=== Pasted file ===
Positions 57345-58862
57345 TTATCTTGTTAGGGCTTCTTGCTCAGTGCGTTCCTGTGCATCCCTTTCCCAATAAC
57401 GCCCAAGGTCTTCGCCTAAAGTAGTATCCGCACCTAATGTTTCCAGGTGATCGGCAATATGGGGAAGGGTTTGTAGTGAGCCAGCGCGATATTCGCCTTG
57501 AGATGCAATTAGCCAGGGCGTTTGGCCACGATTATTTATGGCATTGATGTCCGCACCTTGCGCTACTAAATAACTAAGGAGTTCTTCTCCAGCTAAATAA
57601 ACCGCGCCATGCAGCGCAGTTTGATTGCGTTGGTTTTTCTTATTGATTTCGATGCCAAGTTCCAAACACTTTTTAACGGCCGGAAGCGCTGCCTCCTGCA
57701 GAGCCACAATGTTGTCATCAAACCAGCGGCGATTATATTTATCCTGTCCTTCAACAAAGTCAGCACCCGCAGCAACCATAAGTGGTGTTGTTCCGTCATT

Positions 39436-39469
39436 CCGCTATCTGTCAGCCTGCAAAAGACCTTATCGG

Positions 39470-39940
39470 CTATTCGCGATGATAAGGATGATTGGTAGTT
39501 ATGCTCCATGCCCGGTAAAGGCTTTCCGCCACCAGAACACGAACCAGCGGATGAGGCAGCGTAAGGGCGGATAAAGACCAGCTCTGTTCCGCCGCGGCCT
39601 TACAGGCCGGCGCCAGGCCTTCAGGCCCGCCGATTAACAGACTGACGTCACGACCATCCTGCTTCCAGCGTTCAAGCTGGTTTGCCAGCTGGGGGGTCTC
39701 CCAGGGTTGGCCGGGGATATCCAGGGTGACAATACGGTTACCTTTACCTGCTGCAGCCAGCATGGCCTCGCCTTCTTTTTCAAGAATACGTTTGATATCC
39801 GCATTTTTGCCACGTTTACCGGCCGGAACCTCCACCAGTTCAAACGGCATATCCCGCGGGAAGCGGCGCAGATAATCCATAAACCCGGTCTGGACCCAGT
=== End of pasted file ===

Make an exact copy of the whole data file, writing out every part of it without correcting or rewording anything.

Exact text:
Positions 57345-58862
57345 TTATCTTGTTAGGGCTTCTTGCTCAGTGCGTTCCTGTGCATCCCTTTCCCAATAAC
57401 GCCCAAGGTCTTCGCCTAAAGTAGTATCCGCACCTAATGTTTCCAGGTGATCGGCAATATGGGGAAGGGTTTGTAGTGAGCCAGCGCGATATTCGCCTTG
57501 AGATGCAATTAGCCAGGGCGTTTGGCCACGATTATTTATGGCATTGATGTCCGCACCTTGCGCTACTAAATAACTAAGGAGTTCTTCTCCAGCTAAATAA
57601 ACCGCGCCATGCAGCGCAGTTTGATTGCGTTGGTTTTTCTTATTGATTTCGATGCCAAGTTCCAAACACTTTTTAACGGCCGGAAGCGCTGCCTCCTGCA
57701 GAGCCACAATGTTGTCATCAAACCAGCGGCGATTATATTTATCCTGTCCTTCAACAAAGTCAGCACCCGCAGCAACCATAAGTGGTGTTGTTCCGTCATT

Positions 39436-39469
39436 CCGCTATCTGTCAGCCTGCAAAAGACCTTATCGG

Positions 39470-39940
39470 CTATTCGCGATGATAAGGATGATTGGTAGTT
39501 ATGCTCCATGCCCGGTAAAGGCTTTCCGCCACCAGAACACGAACCAGCGGATGAGGCAGCGTAAGGGCGGATAAAGACCAGCTCTGTTCCGCCGCGGCCT
39601 TACAGGCCGGCGCCAGGCCTTCAGGCCCGCCGATTAACAGACTGACGTCACGACCATCCTGCTTCCAGCGTTCAAGCTGGTTTGCCAGCTGGGGGGTCTC
39701 CCAGGGTTGGCCGGGGATATCCAGGGTGACAATACGGTTACCTTTACCTGCTGCAGCCAGCATGGCCTCGCCTTCTTTTTCAAGAATACGTTTGATATCC
39801 GCATTTTTGCCACGTTTACCGGCCGGAACCTCCACCAGTTCAAACGGCATATCCCGCGGGAAGCGGCGCAGATAATCCATAAACCCGGTCTGGACCCAGT